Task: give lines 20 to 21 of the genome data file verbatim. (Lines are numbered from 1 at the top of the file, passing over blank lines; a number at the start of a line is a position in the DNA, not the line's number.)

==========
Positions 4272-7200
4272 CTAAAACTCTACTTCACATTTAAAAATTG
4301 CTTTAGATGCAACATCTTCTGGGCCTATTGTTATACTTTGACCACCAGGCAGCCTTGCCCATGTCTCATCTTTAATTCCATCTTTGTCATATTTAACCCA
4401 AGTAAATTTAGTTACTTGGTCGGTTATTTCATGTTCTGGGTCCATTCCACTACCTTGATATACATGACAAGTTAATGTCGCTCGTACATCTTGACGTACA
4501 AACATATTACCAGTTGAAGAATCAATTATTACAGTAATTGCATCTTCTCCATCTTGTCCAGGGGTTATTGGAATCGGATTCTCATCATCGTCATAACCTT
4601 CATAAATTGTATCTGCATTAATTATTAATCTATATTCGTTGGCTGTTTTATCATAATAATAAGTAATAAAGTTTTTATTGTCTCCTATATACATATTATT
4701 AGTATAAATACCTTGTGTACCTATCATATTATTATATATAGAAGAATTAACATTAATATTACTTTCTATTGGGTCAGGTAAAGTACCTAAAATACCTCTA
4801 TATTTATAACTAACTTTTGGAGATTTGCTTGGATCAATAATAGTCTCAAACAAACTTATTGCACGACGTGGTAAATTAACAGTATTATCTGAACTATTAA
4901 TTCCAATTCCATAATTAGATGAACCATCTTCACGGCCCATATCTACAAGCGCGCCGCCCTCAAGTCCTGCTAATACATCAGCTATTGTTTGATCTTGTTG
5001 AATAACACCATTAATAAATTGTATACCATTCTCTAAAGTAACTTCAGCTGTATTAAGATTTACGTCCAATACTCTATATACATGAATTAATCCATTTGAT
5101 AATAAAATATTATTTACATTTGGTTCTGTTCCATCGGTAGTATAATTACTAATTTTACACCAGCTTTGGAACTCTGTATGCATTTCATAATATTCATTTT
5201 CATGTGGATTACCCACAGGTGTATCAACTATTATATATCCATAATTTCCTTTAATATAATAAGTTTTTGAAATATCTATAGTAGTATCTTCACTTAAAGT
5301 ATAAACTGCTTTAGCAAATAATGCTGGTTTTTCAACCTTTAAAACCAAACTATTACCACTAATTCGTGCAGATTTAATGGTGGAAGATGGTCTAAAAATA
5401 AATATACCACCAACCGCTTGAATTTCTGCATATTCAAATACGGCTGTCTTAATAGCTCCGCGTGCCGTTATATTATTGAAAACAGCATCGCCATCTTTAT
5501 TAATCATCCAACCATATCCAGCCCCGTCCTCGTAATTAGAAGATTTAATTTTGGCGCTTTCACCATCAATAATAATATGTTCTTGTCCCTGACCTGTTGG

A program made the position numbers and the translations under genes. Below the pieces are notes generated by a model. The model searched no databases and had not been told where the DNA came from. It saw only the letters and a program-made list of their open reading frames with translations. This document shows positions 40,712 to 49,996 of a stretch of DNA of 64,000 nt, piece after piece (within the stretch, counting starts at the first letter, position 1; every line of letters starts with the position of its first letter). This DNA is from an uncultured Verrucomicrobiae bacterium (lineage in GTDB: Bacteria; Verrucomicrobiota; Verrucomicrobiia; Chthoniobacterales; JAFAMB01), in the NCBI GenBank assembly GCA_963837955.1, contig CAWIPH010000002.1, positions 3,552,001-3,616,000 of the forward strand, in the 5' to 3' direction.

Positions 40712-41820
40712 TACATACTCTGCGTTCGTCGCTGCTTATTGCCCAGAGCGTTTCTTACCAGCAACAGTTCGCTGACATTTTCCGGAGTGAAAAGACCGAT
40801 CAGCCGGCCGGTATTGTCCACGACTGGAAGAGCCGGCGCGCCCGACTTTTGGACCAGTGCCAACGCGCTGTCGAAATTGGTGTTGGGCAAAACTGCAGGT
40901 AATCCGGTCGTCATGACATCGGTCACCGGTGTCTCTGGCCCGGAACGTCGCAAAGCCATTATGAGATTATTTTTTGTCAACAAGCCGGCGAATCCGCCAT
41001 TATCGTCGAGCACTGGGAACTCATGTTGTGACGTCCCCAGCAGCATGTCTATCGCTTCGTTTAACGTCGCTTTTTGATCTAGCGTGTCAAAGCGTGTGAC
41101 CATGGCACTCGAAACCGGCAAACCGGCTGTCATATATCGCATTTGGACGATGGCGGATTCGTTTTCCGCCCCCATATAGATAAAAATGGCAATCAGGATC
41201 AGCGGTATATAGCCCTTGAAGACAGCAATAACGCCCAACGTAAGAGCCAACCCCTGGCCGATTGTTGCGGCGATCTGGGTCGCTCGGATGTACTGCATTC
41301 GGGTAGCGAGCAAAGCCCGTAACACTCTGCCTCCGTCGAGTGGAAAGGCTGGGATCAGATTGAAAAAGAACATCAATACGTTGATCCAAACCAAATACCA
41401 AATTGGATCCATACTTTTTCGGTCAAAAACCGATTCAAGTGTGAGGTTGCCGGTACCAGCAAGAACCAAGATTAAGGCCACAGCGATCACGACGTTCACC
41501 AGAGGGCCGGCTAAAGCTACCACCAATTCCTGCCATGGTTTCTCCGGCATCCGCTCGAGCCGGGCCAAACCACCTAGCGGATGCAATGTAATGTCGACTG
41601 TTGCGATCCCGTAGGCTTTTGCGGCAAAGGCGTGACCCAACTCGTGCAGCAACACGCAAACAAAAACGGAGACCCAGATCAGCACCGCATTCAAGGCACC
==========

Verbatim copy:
40901 AATCCGGTCGTCATGACATCGGTCACCGGTGTCTCTGGCCCGGAACGTCGCAAAGCCATTATGAGATTATTTTTTGTCAACAAGCCGGCGAATCCGCCAT
41001 TATCGTCGAGCACTGGGAACTCATGTTGTGACGTCCCCAGCAGCATGTCTATCGCTTCGTTTAACGTCGCTTTTTGATCTAGCGTGTCAAAGCGTGTGAC